While in the Neacola Mountains of Alaska last month, we flew over Shamrock Glacier. This first image is from the head of the glacier, where crevasses have been filled in with snow during the accumulation season.
Farther down the north-flowing glacier, we see the merging of the east and west branches and a fine example of a medial moraine. However, also note on the far lower-right the recently exposed rock. This part of the glacier is shrinking in size, becoming a narrower ice stream.
The toe of Shamrock Glacier is just plain beautiful, ending at a small lake that is dammed from two larger lakes by a ring of moraines. Estimates in a blog post by Mauri Pelto are that the glacier extended all the way out to that moraine as recently as 1950.
In fact, back in 2015, Mauri showed a Landsat satellite image showing the retreat of Shamrock Glacier away from its moraine from 1987 to 2014. Updating this with the most recent July 2019 imagery, you can see the continued retreat of Shamrock Glacier just in the past four years. A big section on the left has calved off, and the glacier has slipped off a rise on the right.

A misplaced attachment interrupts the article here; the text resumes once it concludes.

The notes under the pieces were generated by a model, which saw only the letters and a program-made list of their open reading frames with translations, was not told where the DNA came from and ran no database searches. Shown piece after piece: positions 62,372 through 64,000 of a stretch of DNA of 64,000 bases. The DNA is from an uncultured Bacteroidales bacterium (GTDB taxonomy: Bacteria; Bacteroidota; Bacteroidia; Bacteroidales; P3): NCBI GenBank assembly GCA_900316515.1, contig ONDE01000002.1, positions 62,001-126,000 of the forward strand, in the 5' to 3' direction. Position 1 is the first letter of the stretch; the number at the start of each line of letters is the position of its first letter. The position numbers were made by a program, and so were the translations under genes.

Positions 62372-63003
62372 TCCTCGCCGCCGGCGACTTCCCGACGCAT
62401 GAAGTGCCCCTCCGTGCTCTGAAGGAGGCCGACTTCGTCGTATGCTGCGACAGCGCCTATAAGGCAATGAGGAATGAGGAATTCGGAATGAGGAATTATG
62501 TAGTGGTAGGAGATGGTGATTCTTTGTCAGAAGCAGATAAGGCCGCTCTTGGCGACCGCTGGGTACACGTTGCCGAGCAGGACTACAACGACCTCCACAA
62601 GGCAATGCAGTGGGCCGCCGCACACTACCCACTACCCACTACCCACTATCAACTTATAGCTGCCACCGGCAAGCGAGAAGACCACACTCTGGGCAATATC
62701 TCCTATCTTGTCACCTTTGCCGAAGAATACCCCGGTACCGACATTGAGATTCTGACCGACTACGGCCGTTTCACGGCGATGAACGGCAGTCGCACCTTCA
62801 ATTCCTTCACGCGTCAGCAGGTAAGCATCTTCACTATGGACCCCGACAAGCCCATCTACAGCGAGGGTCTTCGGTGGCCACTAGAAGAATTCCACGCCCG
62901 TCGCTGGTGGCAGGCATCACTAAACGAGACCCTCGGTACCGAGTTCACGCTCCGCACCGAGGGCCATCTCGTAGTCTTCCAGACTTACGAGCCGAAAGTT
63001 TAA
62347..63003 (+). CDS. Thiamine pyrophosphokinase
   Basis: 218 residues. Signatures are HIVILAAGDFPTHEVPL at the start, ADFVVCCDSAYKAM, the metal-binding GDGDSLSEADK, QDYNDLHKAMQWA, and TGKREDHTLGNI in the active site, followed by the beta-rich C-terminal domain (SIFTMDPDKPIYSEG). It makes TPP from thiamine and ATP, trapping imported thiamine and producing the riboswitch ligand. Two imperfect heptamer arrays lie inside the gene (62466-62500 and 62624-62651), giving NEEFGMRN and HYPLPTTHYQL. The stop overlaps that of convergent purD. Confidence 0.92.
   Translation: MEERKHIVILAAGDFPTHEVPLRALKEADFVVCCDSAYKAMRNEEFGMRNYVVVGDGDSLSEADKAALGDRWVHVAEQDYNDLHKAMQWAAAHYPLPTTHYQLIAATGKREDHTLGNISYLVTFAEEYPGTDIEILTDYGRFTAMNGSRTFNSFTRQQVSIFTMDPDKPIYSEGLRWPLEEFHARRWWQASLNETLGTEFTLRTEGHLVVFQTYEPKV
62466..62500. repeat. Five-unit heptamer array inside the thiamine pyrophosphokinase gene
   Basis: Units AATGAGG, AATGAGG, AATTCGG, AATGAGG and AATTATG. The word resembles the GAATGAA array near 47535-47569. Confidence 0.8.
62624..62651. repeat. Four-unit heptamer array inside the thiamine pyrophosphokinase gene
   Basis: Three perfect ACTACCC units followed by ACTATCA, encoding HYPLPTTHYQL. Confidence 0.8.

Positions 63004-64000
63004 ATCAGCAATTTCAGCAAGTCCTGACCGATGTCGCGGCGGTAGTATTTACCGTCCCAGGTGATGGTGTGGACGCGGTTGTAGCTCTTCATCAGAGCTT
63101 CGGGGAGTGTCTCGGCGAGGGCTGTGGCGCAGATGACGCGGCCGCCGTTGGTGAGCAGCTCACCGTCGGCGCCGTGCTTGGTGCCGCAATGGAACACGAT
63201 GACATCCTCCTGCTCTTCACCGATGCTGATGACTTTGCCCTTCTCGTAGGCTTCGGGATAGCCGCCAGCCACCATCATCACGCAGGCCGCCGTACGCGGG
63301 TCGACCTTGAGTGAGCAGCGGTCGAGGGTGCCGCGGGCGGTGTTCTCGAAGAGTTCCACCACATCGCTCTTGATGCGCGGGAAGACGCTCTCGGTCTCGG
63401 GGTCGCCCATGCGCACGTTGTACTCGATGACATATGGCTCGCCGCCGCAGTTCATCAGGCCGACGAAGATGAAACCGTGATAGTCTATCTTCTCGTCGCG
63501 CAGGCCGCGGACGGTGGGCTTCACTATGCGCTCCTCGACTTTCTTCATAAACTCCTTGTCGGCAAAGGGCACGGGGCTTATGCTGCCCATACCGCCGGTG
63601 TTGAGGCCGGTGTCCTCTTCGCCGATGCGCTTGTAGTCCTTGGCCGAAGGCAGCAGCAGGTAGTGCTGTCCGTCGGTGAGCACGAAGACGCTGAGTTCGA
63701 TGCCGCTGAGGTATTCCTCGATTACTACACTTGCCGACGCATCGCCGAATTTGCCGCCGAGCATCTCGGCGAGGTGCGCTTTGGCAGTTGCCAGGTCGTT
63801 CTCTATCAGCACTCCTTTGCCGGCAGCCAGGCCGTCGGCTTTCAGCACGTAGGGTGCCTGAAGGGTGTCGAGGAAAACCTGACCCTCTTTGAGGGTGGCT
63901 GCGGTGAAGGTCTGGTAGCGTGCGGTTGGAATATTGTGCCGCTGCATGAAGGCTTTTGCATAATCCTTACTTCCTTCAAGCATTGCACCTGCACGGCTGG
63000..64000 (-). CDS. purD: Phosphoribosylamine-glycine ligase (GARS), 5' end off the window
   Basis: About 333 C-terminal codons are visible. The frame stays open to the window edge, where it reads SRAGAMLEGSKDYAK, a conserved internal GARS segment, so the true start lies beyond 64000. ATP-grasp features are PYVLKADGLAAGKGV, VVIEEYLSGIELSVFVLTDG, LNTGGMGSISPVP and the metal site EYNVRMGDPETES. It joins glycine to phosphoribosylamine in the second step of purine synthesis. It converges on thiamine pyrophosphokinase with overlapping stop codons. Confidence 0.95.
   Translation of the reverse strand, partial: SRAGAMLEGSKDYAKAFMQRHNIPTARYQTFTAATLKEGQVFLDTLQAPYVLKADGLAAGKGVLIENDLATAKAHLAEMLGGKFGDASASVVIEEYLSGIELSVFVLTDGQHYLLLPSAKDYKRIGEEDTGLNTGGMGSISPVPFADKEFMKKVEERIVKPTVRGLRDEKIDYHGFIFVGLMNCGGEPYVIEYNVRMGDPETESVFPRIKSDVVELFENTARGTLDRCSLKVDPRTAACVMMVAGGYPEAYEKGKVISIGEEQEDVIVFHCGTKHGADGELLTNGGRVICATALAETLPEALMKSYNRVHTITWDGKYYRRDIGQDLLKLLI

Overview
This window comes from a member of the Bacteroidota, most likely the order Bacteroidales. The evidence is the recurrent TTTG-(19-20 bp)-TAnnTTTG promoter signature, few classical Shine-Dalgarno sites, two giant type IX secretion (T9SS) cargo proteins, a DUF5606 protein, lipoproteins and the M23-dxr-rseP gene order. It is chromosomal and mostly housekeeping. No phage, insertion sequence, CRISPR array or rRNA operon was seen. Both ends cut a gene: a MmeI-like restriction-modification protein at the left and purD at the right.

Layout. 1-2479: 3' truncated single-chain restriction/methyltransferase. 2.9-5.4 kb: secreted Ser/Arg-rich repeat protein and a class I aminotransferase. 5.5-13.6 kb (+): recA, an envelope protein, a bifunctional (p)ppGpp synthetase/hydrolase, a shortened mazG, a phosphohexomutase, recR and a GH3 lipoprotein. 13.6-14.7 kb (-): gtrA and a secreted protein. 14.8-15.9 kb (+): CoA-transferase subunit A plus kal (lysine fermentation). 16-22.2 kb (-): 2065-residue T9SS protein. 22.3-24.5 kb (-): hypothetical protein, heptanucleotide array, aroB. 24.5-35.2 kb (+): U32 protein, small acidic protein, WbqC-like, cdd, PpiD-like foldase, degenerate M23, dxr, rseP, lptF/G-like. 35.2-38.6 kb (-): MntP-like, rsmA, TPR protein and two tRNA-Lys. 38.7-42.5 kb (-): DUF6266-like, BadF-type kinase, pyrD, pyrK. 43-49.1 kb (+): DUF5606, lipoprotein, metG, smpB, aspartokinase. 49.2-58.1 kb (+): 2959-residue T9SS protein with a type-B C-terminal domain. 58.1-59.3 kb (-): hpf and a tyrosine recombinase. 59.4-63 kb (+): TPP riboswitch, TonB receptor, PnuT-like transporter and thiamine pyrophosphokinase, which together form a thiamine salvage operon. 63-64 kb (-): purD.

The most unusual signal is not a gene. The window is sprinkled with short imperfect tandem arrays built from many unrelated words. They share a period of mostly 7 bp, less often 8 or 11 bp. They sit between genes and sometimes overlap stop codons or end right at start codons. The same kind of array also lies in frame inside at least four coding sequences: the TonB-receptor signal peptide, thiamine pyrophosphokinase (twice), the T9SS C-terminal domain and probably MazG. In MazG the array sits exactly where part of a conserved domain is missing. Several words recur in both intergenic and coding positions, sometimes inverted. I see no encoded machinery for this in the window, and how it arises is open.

Finally, taking a view from the ground, we can better see how the glacier has not only retreated back, but also thinned and narrowed over the past few years. (The 2015 line is based on a photo from Jerry Pillarelli It’s still a pretty glacier, and the sound of calving icebergs while eating lunch is always welcome. However, it won’t be long before it retreats upslope sufficiently to no longer calve off into the lake.